Hundreds of artifacts, some of them thousands of years old, unearthed during construction of Denver International Airport will be displayed in the airport's main terminal, officials say.

The artifacts include stone tools and weapons, ceramic pot shards and other relics. Thousands of other items - from arrowhead fragments to rock flakes left by ancient toolmakers - remain in or on the ground, left undisturbed while archaeologists charted DIA's 53 square miles for an environmental impact study.Airport officials also have been asked to build a public exhibit where a "hamlet" of 1,300-year-old pit houses was discovered and reburied by DIA archaeologists.

Archaeologist Marcia Tate of Powers Elevation Co., which surveyed sites for the environmental study, said the oldest site - a 6,000-year-old hunting camp - now lies beneath Concourse B.

Tate's company recommended converting one dig into a public exhibit. The Box Elder-Tate Hamlet has remains of two A.D. 700 pit houses and fire rings dating back to 2000 B.C. and forward to Columbus. It was named for a farm and for Tate's husband, Bill.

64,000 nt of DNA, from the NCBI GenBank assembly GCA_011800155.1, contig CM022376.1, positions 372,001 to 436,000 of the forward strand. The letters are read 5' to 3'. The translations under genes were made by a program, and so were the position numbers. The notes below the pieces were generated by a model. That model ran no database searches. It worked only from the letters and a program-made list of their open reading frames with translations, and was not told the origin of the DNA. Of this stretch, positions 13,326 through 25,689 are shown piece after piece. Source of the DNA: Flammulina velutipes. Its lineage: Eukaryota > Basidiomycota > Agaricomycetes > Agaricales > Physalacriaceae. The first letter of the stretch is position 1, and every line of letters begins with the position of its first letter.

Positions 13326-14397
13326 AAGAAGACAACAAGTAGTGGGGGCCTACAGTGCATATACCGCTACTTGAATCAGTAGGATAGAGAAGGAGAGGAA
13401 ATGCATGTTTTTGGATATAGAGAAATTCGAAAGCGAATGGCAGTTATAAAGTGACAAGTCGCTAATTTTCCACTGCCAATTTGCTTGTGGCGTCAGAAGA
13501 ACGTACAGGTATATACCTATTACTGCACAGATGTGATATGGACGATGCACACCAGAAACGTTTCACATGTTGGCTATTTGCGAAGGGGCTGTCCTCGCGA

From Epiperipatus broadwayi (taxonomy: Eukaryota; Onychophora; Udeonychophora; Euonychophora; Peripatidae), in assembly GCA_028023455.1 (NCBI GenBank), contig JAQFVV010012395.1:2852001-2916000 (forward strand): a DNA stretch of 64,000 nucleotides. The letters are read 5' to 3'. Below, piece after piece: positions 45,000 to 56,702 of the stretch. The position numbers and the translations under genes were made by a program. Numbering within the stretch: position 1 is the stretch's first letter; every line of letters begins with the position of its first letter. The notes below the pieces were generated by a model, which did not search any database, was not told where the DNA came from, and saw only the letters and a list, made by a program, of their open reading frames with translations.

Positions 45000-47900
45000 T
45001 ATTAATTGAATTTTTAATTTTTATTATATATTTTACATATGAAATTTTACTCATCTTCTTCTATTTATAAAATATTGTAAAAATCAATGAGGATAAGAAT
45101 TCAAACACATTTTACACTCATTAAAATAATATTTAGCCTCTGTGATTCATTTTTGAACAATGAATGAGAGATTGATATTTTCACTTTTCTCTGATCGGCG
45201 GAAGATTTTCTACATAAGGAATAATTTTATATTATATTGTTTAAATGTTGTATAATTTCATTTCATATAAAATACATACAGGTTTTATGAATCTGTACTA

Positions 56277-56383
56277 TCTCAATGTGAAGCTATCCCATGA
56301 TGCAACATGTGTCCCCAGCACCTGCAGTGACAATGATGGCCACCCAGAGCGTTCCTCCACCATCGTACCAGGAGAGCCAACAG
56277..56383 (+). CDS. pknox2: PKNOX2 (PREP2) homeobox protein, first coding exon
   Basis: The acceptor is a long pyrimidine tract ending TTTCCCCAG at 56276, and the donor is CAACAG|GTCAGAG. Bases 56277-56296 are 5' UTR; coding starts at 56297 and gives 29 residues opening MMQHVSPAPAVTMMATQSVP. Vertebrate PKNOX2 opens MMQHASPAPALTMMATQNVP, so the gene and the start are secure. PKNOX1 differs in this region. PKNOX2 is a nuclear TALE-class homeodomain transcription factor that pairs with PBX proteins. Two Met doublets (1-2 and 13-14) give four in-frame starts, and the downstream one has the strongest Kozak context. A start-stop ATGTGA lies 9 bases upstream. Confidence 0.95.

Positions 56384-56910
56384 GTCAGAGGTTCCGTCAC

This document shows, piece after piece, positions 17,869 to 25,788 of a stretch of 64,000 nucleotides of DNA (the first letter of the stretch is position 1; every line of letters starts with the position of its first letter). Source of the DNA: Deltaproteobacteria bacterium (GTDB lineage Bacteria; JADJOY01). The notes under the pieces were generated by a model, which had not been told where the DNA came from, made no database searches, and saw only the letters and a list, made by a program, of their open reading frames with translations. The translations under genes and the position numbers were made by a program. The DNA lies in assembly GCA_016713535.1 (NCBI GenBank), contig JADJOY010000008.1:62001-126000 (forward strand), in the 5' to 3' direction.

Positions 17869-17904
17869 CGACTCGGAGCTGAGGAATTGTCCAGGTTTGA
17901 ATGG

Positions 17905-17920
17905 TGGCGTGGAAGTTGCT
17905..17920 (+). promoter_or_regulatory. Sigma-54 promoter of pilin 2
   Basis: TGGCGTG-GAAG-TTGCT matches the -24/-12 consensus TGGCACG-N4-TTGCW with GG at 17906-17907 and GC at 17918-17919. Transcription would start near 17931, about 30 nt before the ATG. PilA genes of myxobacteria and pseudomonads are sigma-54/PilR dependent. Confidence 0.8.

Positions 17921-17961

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Nonskeletal objects found during construction are at the University of Colorado Museum in Boulder, Colo. Under Colorado law they are state property because they were found on municipal land. Denver would borrow them back for display.

The archaeologists said their search found no human bones or burial sites.

A Cheyenne tribal elder has suggested construction at the airport disturbed Indian spirits, accounting for one of the problems that has delayed the airport's opening.

"This is a part of the world where Indians have a long-established connection to the land," said Roger Echohawk, a Pawnee tribal historian hired to monitor DIA finds in 1991 and 1992.

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